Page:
SECRETARY OF DEFENSE LLOYD J. AUSTIN III: Well, Minister Cernochova, welcome back to the Pentagon. I had a great trip to Prague last September, and so it's a pleasure to host you here today, and to continue our important work together.
Our strategic partnership has never been stronger, and that's especially true after Russia's cruel and unprovoked assault on its peaceful neighbor, Ukraine, and I know that your citizens hear the echoes of Moscow's invasion in 1968. So we are very glad that the Czech Republic has committed itself to supporting Ukraine for as long as it takes, and I look forward to continuing our work to help Ukraine defend its sovereignty today and at the next Ukraine Defense Contact Group later this week.
Madam Minister, we also are very grateful for your contributions to enhancing NATO's deterrence -- enhancing deterrence on NATO's eastern flank. The Czech Republic is leading the way as a framework nation in the new NATO battlegroup in Slovakia. So thank you, Madam Minister, for your contributions to the alliance, and for being a strong, clear voice for NATO unity. I look forward to talking about our priorities ahead of the NATO Summit in Vilnius in July. I'm also eager to discuss ways to strengthen our bilateral defense relationship even more, and I'm proud that we'll sign the Defense Cooperation Agreement today. It will deepen our defense ties even further, enhance our interoperability, strengthen NATO and increase stability in Europe.
I'm also excited about the pending delivery of the first Viper attack helicopters next month. And finally, I'm proud to note that July marks the 30th anniversary of the Czech Republic's unique state partnership with both the Texas and the Nebraska National Guard.
Madam Minister, thanks for being here, and I look forward to a great discussion today.
DEFENSE MINISTER JANA CERNOCHOVA: Thank you, too, dear Secretary. Thank you again for the invitation. I'm glad to be in (the) Pentagon again.
In the past, central Europe was strongly affected by the expansion on non-democratic powers; because of that we were often unable to decide on our fate freely. Given this history, signing the Defense Cooperation Agreement between the Czech Republic and United States has a deep meaning for us as this other instrument to deepen the practical defense cooperation between our countries.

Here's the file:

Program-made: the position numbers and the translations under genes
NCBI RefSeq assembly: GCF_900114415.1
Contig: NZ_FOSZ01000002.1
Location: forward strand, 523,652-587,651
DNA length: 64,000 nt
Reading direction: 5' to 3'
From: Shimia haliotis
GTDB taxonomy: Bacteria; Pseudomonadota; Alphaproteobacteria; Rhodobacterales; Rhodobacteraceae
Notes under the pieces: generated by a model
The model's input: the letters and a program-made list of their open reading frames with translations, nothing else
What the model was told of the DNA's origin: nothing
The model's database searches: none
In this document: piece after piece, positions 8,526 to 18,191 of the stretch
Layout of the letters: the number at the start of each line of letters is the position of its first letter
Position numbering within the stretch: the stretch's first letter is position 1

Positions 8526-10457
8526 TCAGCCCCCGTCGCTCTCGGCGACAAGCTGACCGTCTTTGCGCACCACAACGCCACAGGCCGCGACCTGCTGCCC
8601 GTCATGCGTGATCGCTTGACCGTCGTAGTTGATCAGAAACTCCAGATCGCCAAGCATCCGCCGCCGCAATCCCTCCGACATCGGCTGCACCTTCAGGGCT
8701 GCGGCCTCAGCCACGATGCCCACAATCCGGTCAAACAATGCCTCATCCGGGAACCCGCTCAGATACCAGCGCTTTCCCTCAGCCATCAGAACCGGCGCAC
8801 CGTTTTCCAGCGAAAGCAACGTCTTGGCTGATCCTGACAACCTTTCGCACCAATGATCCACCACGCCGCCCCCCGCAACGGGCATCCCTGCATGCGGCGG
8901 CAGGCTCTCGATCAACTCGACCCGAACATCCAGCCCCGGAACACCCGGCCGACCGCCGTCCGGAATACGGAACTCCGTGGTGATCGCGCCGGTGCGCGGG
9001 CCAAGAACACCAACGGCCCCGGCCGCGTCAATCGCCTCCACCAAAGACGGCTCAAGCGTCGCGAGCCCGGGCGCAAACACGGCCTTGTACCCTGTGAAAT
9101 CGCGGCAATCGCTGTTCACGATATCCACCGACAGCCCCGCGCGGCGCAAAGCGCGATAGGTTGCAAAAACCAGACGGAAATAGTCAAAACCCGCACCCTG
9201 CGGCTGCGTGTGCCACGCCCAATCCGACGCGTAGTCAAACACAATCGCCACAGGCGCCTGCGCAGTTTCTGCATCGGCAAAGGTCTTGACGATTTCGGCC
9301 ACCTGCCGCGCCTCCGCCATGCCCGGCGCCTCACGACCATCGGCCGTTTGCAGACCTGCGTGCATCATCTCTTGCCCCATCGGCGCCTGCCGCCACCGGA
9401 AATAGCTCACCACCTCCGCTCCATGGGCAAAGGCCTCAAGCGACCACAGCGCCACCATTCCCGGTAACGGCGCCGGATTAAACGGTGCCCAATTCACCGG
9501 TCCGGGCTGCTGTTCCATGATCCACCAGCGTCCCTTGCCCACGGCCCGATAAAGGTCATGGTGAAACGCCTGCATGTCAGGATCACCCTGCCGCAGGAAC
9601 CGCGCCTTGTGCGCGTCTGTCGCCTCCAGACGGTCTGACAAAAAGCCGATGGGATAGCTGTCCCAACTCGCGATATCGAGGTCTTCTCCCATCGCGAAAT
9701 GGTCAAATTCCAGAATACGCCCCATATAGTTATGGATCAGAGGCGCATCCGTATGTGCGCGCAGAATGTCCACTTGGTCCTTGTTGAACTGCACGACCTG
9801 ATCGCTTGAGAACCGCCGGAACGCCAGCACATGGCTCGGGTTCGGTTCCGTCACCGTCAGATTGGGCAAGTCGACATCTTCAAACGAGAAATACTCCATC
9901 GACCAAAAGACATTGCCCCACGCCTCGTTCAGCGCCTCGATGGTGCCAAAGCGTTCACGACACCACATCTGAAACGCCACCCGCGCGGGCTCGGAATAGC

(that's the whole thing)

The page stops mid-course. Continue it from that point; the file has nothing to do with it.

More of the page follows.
The United States was at the birth of our modern state group. Without its support, Czechoslovakia would not have been established. Without American determination, the Axis powers would not have been defeated in World War II, and the democratic-led (inaudible) not had prevailed in the Cold War. I'm glad that today, the United States is still deeply engaged in Europe's security, and is our most important ally.
The Defense Cooperation Agreement will make our cooperation even stronger, even though it's a bilateral agreement, (it) will become a part of the network of defense cooperation among allies in NATO as a whole. The Russian effort to usurp control over a sovereign country is linked to our own historical memory, which is why the Czech Republic has been one of the top supporters of Ukraine globally. It is clear that the Czech Republic's military support to Ukraine would not be as large without the U.S. support.
Secretary Austin, I would again like to thank you, the U.S. government and the U.S. Congress for your decision last year to donate eight Bell helicopters to the Czech Republic. Thank you. Thank you. These helicopters that are now operating by the Czech Air Force can be delivered to Ukraine once the U.S. aircraft arrive.
I'm proud that today, the relations between the Czech Republic and the USA are in their best shape ever since Vaclav Havel was our president. I intend to further develop his legacy in building a robust partnership with the United States in all areas of defense. Thank you.
SEC. AUSTIN: Madam Minister, again, welcome. It's a real delight to have you here, and I look forward to a great conversation.